Congress blundered badly by defining the federally authorized tax practitioner privilege by cross-reference to the attorney-client privilege. The relationship between a client and a FATP is wholly different from that between a client and an attorney, and the application of attorney-client principles to the FATP privilege has given rise to confused judicial opinions. This report attempts to stem the confusion with respect to one aspect of the FATP privilege. The proper application of the selective waiver doctrine to the FATP privilege remains an open question, though courts seem poised to reject it. They have rejected it numerous times in the context of attorney-client privilege claims, and generally find the doctrine incompatible with that privilege's basic purposes. This report argues that courts should accept the selective waiver doctrine whenever the FATP privilege is at issue.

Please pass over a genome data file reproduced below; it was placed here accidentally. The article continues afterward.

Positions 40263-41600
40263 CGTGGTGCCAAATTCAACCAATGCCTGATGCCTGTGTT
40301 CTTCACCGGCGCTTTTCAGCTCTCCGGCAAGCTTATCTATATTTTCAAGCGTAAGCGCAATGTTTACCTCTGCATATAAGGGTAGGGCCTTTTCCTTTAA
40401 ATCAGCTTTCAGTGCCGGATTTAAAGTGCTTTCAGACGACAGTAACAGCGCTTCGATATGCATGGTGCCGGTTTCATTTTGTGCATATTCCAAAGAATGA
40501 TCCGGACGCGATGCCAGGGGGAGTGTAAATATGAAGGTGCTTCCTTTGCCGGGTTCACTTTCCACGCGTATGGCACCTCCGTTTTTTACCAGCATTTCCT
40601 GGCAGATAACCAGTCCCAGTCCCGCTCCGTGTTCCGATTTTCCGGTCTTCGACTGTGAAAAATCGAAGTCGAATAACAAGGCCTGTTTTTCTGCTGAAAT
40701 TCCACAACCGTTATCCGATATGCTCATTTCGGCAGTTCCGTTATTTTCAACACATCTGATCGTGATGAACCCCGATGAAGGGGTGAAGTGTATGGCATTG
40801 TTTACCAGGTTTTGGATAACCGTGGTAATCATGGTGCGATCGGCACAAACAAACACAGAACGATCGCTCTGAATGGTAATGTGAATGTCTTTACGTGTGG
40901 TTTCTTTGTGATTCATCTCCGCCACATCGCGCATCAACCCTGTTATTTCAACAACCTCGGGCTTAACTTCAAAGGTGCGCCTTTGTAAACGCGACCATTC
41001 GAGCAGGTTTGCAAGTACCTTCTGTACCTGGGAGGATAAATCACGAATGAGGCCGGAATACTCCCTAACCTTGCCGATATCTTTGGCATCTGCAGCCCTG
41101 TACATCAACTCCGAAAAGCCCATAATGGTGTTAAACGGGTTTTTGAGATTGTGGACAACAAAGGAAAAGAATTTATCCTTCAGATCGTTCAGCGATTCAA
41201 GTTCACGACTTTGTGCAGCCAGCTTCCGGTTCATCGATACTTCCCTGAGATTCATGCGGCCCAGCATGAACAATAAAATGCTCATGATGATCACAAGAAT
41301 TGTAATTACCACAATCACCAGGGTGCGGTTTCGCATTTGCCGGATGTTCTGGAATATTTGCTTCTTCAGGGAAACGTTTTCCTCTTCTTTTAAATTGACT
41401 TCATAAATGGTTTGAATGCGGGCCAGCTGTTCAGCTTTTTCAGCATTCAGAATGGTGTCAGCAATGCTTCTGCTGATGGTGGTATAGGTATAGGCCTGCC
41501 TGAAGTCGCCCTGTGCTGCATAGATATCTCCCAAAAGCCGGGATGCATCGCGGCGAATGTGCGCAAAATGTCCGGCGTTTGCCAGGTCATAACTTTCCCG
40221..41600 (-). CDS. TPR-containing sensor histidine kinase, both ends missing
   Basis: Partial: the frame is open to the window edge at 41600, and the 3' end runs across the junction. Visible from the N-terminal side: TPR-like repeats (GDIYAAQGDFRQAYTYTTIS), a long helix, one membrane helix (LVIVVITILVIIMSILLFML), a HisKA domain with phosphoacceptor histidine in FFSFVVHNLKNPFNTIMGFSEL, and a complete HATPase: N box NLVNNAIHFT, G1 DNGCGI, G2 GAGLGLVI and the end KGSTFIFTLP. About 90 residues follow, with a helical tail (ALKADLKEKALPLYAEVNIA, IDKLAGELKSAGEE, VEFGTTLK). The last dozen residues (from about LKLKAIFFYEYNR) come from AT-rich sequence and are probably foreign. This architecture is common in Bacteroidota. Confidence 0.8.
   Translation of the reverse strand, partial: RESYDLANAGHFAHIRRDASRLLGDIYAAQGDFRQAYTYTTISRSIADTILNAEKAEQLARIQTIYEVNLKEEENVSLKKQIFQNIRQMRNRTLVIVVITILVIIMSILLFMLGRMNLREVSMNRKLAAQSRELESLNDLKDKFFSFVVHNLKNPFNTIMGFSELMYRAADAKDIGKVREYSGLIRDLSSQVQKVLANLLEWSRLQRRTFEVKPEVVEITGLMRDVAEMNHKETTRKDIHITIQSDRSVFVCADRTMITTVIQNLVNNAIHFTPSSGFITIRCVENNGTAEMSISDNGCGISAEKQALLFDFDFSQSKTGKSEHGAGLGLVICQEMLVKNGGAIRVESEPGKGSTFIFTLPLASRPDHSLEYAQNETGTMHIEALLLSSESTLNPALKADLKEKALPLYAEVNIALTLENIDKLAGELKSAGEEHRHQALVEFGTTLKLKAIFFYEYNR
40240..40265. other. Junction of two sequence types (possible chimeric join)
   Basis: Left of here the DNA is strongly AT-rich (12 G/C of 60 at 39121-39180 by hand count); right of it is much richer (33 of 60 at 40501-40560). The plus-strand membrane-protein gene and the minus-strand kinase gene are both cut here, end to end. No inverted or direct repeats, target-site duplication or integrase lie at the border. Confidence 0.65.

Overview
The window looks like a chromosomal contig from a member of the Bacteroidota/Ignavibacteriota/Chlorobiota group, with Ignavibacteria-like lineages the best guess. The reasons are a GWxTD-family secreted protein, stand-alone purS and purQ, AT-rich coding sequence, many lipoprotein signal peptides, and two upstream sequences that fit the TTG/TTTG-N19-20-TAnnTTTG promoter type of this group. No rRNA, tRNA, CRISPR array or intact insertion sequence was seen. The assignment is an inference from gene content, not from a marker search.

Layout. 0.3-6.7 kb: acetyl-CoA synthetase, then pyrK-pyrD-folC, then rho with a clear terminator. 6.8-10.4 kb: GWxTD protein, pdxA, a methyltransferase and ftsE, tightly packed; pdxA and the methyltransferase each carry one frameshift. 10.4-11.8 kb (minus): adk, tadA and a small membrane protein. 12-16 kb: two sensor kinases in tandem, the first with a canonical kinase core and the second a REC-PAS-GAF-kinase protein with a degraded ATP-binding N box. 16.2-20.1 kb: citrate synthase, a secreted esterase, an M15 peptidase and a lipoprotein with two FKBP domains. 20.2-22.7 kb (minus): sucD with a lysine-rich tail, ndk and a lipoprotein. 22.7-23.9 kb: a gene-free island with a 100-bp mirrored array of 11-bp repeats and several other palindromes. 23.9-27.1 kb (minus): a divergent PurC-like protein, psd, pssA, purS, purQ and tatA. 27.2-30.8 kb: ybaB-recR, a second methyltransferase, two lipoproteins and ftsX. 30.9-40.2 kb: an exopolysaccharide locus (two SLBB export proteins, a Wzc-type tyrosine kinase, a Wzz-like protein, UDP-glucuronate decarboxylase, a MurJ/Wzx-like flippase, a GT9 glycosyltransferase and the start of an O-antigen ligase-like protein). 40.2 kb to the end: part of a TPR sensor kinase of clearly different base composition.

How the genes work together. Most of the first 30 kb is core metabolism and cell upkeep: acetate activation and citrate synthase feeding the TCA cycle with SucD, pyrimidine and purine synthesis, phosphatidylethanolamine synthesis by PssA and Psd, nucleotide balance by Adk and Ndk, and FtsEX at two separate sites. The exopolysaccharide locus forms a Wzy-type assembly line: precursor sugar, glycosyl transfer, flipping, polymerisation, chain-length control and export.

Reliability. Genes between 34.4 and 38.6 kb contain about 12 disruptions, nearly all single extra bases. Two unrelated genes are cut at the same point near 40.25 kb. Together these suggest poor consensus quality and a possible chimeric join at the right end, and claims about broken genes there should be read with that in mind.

Available at: http://works.bepress.com/andygrewal/5/